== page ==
With the advent of online health advice sites, a diagnosis and its possible treatment are no further away than a few mouse clicks.
New research shows that we’re all turning to online advice sources, though some more than others. Carrying your anxieties about your health onto your Internet search behaviour may be a symptom that you’ve got the increasingly common ailment you won’t find diagnosed there: Cyberchondria.
A few years ago, the diagnostic nomenclature in psychiatry officially removed the term “hypochondriasis,” replacing it with the less pejorative and perhaps more accurate “illness anxiety” or “health anxiety.” Whatever it’s called, the core of this type of anxious concern is a tendency to interpret normal variations in the body’s functions as reflecting symptoms of a serious disease. Cyberchondria, according to New York State Psychiatric Institute’s Emily Doherty-Torstrick and colleagues, refers to “searching the web excessively for health care information”. It’s an exaggeration of what about 90% of Americans do ordinarily, which is “online symptom checking.”
If you’re a regular web health-checker, you may have learned to appreciate what you gleaned from your online pursuits to be poor or unreliable advice. The ailments you’re told you have are statistically highly unlikely or based on users commenting to each other in unmonitored chat rooms.
Doherty-Torstrick and her colleagues tested the hypothesis that the constant checking that cyberchondriacs go through would increase, rather than decrease, their anxiety about their physical ailments. A previous study indeed reported that the more Internet health-searching people engage in, the higher their levels of illness anxiety. The more reassurance you seek, in other words, the less you will find. According to cognitive-behavioural models of illness anxiety, the New York team pointed out, seeking reassurance only serves to maintain your illness anxiety over time.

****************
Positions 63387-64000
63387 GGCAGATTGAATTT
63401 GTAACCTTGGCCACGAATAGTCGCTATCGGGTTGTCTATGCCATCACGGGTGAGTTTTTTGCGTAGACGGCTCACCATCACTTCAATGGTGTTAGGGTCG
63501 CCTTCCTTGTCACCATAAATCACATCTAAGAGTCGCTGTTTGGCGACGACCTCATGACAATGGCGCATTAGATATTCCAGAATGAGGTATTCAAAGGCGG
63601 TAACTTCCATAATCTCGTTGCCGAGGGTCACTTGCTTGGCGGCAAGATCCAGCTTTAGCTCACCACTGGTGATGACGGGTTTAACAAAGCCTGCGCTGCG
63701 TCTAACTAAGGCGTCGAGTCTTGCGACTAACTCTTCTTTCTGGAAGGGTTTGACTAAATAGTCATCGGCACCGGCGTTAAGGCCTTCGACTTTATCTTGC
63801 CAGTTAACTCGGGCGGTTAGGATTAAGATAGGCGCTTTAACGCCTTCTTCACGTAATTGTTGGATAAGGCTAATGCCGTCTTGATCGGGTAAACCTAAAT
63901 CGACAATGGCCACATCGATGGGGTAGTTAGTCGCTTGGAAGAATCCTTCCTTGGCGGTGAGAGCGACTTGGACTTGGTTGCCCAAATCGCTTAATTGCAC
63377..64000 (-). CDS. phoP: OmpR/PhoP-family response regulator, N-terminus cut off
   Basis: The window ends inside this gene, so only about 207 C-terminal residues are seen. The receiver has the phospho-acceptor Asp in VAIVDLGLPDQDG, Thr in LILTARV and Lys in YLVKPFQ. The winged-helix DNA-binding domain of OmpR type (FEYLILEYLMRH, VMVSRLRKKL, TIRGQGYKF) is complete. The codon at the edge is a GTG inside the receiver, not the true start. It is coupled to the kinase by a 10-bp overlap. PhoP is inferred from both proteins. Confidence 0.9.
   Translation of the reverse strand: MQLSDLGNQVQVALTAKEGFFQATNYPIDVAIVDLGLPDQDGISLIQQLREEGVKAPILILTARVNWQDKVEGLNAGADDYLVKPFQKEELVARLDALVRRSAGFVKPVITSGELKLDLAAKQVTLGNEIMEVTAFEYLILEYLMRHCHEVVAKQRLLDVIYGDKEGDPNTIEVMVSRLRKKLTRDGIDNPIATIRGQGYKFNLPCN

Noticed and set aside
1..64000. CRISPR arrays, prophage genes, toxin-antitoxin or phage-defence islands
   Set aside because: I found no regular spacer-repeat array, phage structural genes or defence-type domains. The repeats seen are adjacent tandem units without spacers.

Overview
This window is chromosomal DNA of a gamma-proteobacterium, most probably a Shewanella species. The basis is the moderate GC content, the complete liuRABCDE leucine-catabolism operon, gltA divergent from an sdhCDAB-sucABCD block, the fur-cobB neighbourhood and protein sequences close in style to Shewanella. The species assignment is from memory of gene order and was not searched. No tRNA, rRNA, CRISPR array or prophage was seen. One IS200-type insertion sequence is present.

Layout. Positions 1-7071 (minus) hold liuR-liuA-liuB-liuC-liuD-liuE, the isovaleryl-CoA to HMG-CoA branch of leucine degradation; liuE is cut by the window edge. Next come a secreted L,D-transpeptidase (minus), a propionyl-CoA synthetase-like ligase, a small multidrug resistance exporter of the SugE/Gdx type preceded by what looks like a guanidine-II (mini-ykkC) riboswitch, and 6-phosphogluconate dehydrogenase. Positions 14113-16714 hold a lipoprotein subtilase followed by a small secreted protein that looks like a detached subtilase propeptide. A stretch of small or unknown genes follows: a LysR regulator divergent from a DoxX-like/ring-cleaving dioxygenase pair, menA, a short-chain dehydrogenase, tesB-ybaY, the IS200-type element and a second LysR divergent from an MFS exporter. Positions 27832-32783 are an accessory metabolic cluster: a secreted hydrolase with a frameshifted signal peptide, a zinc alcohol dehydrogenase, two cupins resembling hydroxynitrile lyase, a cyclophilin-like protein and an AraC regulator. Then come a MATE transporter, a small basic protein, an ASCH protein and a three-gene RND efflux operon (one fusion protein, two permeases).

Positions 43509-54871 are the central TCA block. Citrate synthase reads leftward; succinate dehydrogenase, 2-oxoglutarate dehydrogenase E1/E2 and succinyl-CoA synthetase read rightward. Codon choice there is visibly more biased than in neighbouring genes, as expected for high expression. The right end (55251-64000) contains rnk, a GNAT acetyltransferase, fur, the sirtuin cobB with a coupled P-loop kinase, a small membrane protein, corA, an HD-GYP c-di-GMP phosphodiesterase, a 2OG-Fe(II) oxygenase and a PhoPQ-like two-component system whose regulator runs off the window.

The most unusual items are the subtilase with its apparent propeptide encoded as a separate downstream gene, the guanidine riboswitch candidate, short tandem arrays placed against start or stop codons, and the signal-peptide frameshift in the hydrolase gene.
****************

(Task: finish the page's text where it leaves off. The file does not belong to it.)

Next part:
It’s with the high illness anxiety of the sample in mind that we should approach the question of how much is too much when it comes to online symptom-checking. Yet, even among this perhaps biased sample, there were striking variations in Internet health-related behavior according to whether they scored high or low on the hypochondriasis measure. These comparisons show the 5 telltale signs that you’re a cyberchondriac:
-You check online for symptom information from up to 1 to 3 hours per day.
-You fear having several different diseases.
-On your worst day, you’ve checked 3 to 4 times a day.
-Looking online to get symptom information makes you feel more anxious
-Your health is actually medically stable.